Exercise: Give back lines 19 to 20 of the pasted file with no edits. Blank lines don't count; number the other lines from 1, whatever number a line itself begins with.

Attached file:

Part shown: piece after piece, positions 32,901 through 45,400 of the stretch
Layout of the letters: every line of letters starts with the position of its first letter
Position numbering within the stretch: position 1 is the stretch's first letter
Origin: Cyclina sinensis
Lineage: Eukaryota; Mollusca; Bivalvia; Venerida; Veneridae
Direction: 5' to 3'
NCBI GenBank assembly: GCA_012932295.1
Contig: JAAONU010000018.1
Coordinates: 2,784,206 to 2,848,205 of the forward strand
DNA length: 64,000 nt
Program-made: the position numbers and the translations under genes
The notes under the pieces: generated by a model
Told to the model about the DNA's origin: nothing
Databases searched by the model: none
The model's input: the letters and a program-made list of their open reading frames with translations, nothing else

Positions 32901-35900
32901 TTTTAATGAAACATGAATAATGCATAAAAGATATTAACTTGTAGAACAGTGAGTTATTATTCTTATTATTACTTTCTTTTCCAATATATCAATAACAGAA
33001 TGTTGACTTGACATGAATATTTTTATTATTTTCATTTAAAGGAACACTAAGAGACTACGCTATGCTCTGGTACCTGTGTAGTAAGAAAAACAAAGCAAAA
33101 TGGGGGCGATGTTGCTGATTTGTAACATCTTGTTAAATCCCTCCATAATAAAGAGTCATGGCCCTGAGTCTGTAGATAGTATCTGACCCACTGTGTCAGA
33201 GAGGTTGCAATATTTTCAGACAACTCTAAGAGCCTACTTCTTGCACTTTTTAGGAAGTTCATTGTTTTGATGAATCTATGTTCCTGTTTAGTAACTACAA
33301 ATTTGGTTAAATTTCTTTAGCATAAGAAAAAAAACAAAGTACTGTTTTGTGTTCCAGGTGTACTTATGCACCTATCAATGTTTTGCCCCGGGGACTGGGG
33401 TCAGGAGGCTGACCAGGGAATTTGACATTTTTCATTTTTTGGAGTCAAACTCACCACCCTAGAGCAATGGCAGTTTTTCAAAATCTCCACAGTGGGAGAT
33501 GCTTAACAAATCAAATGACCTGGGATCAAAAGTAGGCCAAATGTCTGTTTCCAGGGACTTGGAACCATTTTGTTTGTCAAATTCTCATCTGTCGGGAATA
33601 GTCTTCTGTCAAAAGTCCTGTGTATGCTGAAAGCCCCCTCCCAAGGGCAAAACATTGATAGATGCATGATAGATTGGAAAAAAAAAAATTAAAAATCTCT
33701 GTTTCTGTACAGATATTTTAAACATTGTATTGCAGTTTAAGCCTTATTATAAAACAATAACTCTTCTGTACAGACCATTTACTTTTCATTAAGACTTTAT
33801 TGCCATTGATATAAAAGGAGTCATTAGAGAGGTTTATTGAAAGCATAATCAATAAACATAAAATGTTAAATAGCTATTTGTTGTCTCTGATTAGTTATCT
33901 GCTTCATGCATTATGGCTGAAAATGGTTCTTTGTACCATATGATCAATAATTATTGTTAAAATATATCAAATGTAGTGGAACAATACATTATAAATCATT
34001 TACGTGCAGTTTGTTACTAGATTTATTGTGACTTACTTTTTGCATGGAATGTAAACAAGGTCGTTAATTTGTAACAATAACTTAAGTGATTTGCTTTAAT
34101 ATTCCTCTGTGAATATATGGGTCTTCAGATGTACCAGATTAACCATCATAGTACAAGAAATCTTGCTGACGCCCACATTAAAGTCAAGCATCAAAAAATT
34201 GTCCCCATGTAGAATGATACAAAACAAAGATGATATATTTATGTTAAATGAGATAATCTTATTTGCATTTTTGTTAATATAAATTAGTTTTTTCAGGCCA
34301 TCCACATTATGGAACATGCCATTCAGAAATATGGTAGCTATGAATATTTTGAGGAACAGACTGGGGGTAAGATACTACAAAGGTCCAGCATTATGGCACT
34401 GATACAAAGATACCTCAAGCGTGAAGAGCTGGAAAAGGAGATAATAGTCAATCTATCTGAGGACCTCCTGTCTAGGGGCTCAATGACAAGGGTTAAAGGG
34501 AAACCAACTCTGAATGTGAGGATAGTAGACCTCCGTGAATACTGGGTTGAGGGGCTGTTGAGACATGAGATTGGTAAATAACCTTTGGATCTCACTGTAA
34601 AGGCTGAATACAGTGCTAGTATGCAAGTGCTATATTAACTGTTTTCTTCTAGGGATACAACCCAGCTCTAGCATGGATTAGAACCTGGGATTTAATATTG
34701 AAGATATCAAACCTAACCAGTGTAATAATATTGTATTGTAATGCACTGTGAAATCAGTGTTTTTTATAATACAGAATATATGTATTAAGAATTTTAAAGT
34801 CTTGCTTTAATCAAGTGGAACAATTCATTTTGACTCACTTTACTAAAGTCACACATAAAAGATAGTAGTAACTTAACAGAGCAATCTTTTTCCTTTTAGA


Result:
33101 TGGGGGCGATGTTGCTGATTTGTAACATCTTGTTAAATCCCTCCATAATAAAGAGTCATGGCCCTGAGTCTGTAGATAGTATCTGACCCACTGTGTCAGA
33201 GAGGTTGCAATATTTTCAGACAACTCTAAGAGCCTACTTCTTGCACTTTTTAGGAAGTTCATTGTTTTGATGAATCTATGTTCCTGTTTAGTAACTACAA